Designing and Managing the Supply Chain


Variability in customer demand refers to the difference in what suppliers expect from customers and exactly what they order or buy. Firms use various variability tools in focusing variability in customer demand.

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How can firms cope with huge variability in customer demand?

Risk pooling

The tool suggests that variability in customer demand reduces if one accumulates demand in different locations. The principle holds because as managers gather together to demand from different regions, low demand from one customer offsets high demand for another (Simchi-Levi, 2008).

Managing inventory from the supply chain

Considering a multi-facility series of the supply chain, a serial supply chain involves several stages. Each level supplies a downstream stage, until the achievement of customer’s demand at the final stage. The system-wide cost reduces if a single firm owns the serial supply chain. In this case, the management is close to the customers and thus can understand their demand (Simchi-Levi, 2008).

Practical issues

Inventory managers review their inventory levels periodically. This helps managers to recognize the slow-moving goods and obsolete products, which in turn helps in reducing inventory levels. The managers also give stiff management of safety stock, lead times, and rates of usage. It aides the firm in ensuring that inventory is appropriately kept (Simchi-Levi, 2008).

What is the relationship between service and inventory levels?

Service levels determine the number of individuals a firm has on hand to cooperate with customers, and trade their goods when they come to their warehouses. Inventory levels determine the number of goods or the number of supplies a firm has on hand to actually sell to its customers. Demand in the market partly measures both the service levels and the inventory levels (Simchi-Levi, 2008).

Inventory and service levels match together in the event that the business responds to customers’ demands as well as having what the customers want. A well builds up inventory might have little satisfaction to customers, if it is not associated with the necessary increase in levels to give enough service. Demand cycles resulting from inventing a new product or economic changes affect the inventory and service levels (Simchi-Levi, 2008).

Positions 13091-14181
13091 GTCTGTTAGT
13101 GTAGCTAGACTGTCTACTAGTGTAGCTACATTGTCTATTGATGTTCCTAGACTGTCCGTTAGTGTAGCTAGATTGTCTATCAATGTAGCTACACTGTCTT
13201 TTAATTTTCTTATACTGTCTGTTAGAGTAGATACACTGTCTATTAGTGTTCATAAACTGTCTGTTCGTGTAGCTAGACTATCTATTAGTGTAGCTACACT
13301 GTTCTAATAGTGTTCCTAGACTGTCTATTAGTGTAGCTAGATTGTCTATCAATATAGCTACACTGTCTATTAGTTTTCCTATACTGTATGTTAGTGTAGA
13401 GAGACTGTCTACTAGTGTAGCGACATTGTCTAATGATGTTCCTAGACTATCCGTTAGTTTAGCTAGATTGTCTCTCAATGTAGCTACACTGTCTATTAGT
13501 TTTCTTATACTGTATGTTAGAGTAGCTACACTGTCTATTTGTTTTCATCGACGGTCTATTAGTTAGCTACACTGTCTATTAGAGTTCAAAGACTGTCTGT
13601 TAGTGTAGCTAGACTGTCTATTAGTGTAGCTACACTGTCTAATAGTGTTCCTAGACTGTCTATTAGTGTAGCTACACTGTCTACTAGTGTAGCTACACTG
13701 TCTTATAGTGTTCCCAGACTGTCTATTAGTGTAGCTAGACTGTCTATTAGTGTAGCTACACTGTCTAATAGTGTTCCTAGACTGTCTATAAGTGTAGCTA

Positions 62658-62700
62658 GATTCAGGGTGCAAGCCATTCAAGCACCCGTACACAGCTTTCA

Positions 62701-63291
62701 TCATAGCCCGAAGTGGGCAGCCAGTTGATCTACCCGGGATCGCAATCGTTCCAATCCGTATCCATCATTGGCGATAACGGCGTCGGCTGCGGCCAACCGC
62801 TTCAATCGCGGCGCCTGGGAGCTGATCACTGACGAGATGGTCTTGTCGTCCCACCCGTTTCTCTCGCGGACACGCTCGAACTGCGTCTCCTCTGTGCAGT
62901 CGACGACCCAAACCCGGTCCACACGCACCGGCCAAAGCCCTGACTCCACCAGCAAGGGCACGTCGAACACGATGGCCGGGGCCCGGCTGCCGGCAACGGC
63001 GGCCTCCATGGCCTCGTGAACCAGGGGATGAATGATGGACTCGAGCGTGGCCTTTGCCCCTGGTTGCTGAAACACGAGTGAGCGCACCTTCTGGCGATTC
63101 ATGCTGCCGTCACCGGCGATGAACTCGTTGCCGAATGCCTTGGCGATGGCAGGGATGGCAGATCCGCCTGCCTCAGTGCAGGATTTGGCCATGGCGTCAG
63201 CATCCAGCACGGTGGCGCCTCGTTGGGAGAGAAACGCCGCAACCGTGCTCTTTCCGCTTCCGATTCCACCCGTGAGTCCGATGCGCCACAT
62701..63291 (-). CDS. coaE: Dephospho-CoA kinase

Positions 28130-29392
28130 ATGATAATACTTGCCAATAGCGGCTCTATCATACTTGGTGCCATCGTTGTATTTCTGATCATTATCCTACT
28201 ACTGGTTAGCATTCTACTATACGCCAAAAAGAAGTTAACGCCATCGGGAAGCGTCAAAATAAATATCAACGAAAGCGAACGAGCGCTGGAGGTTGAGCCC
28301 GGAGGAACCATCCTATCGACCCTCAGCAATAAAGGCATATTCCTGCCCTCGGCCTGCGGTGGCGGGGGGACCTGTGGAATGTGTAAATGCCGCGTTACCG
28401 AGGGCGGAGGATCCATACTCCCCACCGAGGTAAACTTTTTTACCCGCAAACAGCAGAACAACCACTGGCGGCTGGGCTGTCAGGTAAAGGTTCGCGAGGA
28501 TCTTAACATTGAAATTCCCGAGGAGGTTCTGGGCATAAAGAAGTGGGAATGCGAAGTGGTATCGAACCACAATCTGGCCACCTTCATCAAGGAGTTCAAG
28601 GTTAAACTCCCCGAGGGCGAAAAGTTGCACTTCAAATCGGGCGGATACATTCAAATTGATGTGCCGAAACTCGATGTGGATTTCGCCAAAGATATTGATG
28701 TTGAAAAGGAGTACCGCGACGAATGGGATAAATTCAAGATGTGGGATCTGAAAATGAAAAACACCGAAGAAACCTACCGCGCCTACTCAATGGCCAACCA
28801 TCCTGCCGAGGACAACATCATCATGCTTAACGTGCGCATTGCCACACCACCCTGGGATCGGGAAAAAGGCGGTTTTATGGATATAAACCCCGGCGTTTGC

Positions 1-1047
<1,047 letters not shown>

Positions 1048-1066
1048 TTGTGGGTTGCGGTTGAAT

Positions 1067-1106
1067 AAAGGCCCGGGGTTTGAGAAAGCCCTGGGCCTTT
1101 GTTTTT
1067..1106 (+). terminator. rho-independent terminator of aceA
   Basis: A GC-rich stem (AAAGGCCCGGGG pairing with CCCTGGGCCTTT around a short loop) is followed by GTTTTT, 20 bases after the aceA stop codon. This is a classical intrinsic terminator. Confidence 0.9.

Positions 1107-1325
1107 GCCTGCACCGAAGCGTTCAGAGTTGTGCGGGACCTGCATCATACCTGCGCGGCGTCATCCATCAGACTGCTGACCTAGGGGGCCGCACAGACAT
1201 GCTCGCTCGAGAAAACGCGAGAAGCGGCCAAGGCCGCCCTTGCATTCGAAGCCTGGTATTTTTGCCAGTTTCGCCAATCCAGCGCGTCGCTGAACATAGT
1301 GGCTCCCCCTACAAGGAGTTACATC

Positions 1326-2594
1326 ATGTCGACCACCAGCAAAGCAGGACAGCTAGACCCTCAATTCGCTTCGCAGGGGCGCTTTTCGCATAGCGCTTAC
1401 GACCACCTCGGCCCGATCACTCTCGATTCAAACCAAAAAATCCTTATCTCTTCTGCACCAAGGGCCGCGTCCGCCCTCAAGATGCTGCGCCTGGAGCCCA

A decline in the economy and a fall in demand forces businesses to decrease their inventories and to lower their service levels. Similarly, the introduction of a new product into the market by a firm leads to an increase in both the inventory and the service levels. Typically, many companies keep much inventory close to customers, holds a bit of inventory in every location as well as keeping raw materials, thus making service levels inconsistent across products and locations (Simchi-Levi, 2008).

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What is the impact of lead time, and lead time variability, on inventory levels?

Lead-time refers to the time taken to make the placement of an order from a warehouse until the receipt of the products. Lead-time varies in the event that there is random demand placement. When this happens, the order arrives after the suitable lead-time. Variability of lead times affects the inventory levels. When the lead-time to the facility is long, the level of service provided by the facility is low (Simchi-Levi, 2008).

The subsidiary impact of the service level decreases the inventory level. Goods with short lead-time increases the service levels. Consequently, it increases a firm’s inventory level. For a fixed lead-time, irrespective of the uncertainty of supply and demand, delivery lead times lead to the holding of inventory. In a decentralized system, lead-time is short because warehouses are close to customers. Often, this leads to a reduced inventory level. However, in a centralized system, a long lead-time occurs, and thus there is an increased inventory level (Simchi-Levi, 2008).


Simchi-Levi, D., Kaminsky, P., Simchi-Levi, E., & Shankar, R. (2008). Designing and managing the supply chain: Concepts, strategies and case studies, (Third Ed.) New York: McGraw-Hill.

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